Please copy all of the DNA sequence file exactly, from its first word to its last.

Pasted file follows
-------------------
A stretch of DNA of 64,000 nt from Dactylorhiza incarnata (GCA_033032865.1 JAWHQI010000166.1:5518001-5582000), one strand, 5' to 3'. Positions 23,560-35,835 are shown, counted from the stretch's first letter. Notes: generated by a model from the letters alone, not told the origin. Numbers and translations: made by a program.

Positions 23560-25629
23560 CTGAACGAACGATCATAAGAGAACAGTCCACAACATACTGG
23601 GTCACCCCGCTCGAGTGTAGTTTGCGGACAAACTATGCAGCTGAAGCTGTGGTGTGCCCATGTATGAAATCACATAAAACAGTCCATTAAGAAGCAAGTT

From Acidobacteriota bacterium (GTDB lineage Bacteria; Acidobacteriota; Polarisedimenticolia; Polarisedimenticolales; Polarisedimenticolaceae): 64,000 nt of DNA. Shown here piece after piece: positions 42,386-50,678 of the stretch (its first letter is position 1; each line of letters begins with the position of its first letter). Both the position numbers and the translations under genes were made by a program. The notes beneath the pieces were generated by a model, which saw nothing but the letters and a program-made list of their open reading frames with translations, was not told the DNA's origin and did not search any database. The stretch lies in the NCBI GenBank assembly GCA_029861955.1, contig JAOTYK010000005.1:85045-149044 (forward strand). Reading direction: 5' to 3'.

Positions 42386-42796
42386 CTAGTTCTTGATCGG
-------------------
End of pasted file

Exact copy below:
A stretch of DNA of 64,000 nt from Dactylorhiza incarnata (GCA_033032865.1 JAWHQI010000166.1:5518001-5582000), one strand, 5' to 3'. Positions 23,560-35,835 are shown, counted from the stretch's first letter. Notes: generated by a model from the letters alone, not told the origin. Numbers and translations: made by a program.

Positions 23560-25629
23560 CTGAACGAACGATCATAAGAGAACAGTCCACAACATACTGG
23601 GTCACCCCGCTCGAGTGTAGTTTGCGGACAAACTATGCAGCTGAAGCTGTGGTGTGCCCATGTATGAAATCACATAAAACAGTCCATTAAGAAGCAAGTT

From Acidobacteriota bacterium (GTDB lineage Bacteria; Acidobacteriota; Polarisedimenticolia; Polarisedimenticolales; Polarisedimenticolaceae): 64,000 nt of DNA. Shown here piece after piece: positions 42,386-50,678 of the stretch (its first letter is position 1; each line of letters begins with the position of its first letter). Both the position numbers and the translations under genes were made by a program. The notes beneath the pieces were generated by a model, which saw nothing but the letters and a program-made list of their open reading frames with translations, was not told the DNA's origin and did not search any database. The stretch lies in the NCBI GenBank assembly GCA_029861955.1, contig JAOTYK010000005.1:85045-149044 (forward strand). Reading direction: 5' to 3'.

Positions 42386-42796
42386 CTAGTTCTTGATCGG